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INTERVIEW QUESTION:

What are some of the limitations of use cases and use case specifications?

Posted by Vineet Banwet

Article Rating // 7600 Views // 2 Additional Answers & Comments

Categories: Business Analysis, Systems Analysis, Use Cases

ANSWER

Use cases are a valuable tool available to the business analyst for documenting functional requirements of a system or business, however they do have limitations.

  • Use cases were not created to capture non-functional requirements (e.g performance, platform, scalability, reliability of a system). While use case specification templates have been extended by some in an ad-hoc fashion to list non-functional requirements, this strays from the intended purpose of a use case.  Use cases are functional in nature.  It is this very organization by function that give use cases their many benefits.  Arbitrarily listing non-functional requirements in one use case specification or another can obfuscate the cohesiveness and benefits of the use case specification.
  • The non-sequential nature of a use case diagram is often difficult for some audiences to understand.  When one use case includes or extends another, the reader of the diagram often arrives at the incorrect conclusion that the use case diagram is showing a sequence where the first use case is completed before the other begins.  Those who are familiar with use case diagrams know that an included or extended use case can occur or be initiated at any point within the including or extending use case.
  • Learning how to write use cases takes time.  Many consider it to be more of an art than a science.  This is because there is no fully defined set of standards for how to write use cases, or what should be included within a use cases specification. And while there have been many different views espoused by authors, still a great deal of commonality has emerged among them. Where this commonality exists there is little disagreement among use case writers and those who consume or read use cases.  However, in some areas there are still a number of differing opinions creating confusion for new use case authors.  Because of this, the learning curve for use cases and use cases specifications is elongated.  Still, over time, use case authors and readers develop a more sophisticated understanding of those areas that are more ambiguous and open for interpretation, such as the “extends” relationship.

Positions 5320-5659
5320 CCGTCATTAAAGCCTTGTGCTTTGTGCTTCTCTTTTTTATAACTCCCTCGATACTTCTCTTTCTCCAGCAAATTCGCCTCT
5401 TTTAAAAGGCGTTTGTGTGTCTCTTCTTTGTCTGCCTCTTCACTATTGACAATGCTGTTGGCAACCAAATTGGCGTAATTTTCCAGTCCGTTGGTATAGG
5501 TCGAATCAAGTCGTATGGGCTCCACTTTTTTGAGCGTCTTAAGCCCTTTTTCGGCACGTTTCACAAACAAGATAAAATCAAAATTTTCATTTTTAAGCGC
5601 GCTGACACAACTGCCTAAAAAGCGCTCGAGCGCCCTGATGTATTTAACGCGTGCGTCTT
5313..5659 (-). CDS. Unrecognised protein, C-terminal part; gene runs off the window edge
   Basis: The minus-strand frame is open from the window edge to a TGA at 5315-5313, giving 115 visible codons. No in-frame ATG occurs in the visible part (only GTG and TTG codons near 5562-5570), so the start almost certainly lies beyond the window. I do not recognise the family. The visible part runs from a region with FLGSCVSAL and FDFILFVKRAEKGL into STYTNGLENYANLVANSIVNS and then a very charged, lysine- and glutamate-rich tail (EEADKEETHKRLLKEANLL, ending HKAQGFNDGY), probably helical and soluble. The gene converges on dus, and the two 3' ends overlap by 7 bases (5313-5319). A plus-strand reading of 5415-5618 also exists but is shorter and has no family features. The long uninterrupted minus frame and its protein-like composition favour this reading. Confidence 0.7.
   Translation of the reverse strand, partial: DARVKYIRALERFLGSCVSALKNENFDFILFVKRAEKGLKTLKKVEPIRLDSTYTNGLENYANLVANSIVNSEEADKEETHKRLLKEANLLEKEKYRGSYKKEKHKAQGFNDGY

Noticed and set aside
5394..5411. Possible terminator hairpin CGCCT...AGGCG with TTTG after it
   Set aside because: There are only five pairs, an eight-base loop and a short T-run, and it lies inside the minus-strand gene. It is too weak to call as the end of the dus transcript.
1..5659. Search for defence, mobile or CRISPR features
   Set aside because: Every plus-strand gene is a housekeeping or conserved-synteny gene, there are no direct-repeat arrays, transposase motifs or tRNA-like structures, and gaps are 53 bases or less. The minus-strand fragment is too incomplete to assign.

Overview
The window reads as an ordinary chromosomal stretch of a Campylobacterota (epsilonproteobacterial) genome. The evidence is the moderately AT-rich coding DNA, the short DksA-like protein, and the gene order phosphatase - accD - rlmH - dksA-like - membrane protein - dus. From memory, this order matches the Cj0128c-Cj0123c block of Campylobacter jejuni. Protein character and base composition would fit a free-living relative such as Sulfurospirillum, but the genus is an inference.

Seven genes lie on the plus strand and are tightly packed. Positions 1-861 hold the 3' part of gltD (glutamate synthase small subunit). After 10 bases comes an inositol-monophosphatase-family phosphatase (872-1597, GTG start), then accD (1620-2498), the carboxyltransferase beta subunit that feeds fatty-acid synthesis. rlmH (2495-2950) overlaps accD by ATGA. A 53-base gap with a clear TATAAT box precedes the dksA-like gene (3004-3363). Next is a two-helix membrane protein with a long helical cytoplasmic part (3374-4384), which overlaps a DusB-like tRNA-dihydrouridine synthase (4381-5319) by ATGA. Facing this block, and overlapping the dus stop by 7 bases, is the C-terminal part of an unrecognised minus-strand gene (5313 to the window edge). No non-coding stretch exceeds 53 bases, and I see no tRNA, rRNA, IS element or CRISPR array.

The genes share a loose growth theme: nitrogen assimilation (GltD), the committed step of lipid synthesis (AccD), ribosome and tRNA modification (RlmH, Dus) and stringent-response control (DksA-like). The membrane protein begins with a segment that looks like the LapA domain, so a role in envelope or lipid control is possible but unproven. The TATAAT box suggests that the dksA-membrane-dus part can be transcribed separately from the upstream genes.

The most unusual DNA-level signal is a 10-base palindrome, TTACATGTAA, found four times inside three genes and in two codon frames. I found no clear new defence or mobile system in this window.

• Use case specifications are not an appropriate tool for describing the user interface of the application.  Use cases should be left as UI independent as possible.  Remember that a use case specification it intended to capture the functional requirements of the system, or in other words, WHAT the system should do in response to a user action.  This is very different than HOW the system should do something.  Any time an analyst captures requirements, the focus should be on the WHAT not the HOW.  This gives the system and UI designer the freedom to develop the best solution possible.  It also makes our use case specifications much more maintainable since a change in screen design doesn’t impact the user-system interaction previously defined.
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ADDITIONAL ANSWERS / COMMENTS

amit aswani posted on Thursday, September 10, 2009 1:06 PM
The last point is very important in terms of understanding how use cases can be realized to create high level design or software requirement specifications. Use cases essentially verbs will work on entities essentially nouns. So it becomes imperative to identify both to draw a feasible system solution.

For example, registering a user shall be a use case(Verb - Add). Now the 'user' is a noun and shall have some attributes like name, age, sex, address. To realize the use case 'Register User', the user interface should provide the capability to capture all the attributes, be it mandatory/non-mandatory and should be able to add the user to the system.
The pre-conditions mentioned for the use case are constraints or validations applicable on the user interface. For example one of the pre-conditions could be users aged between 18-40 can only be registered in the system. The user interface shall restrict users aged below 18 and above 40 from registering in the system.

The post conditions of the use case are the desired results.For example appropriate message on successfully registering a user in the system.
jmcguire posted on Sunday, November 29, 2009 2:14 PM
Use cases also do not show:

- data requirements: data entities, attributes, relationships, formats, etc.
- data flows between processes
- process flows (sequence), and
- the relationship between actors and processes (ex: a student may register for zero or more courses)
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